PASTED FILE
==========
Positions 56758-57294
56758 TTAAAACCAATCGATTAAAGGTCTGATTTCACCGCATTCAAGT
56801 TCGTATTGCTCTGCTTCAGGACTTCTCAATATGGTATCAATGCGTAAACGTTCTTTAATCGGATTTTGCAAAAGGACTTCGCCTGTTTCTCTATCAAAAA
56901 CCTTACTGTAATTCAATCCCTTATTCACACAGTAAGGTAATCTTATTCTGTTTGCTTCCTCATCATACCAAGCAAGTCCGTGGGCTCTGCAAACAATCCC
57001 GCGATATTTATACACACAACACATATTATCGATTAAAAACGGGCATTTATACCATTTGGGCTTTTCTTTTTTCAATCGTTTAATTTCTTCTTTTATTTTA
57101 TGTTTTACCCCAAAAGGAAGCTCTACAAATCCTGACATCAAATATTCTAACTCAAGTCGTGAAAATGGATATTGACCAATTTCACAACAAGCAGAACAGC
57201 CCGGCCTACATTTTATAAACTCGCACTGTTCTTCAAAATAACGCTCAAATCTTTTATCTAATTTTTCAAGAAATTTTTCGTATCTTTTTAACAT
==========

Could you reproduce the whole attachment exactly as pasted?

Positions 56758-57294
56758 TTAAAACCAATCGATTAAAGGTCTGATTTCACCGCATTCAAGT
56801 TCGTATTGCTCTGCTTCAGGACTTCTCAATATGGTATCAATGCGTAAACGTTCTTTAATCGGATTTTGCAAAAGGACTTCGCCTGTTTCTCTATCAAAAA
56901 CCTTACTGTAATTCAATCCCTTATTCACACAGTAAGGTAATCTTATTCTGTTTGCTTCCTCATCATACCAAGCAAGTCCGTGGGCTCTGCAAACAATCCC
57001 GCGATATTTATACACACAACACATATTATCGATTAAAAACGGGCATTTATACCATTTGGGCTTTTCTTTTTTCAATCGTTTAATTTCTTCTTTTATTTTA
57101 TGTTTTACCCCAAAAGGAAGCTCTACAAATCCTGACATCAAATATTCTAACTCAAGTCGTGAAAATGGATATTGACCAATTTCACAACAAGCAGAACAGC
57201 CCGGCCTACATTTTATAAACTCGCACTGTTCTTCAAAATAACGCTCAAATCTTTTATCTAATTTTTCAAGAAATTTTTCGTATCTTTTTAACAT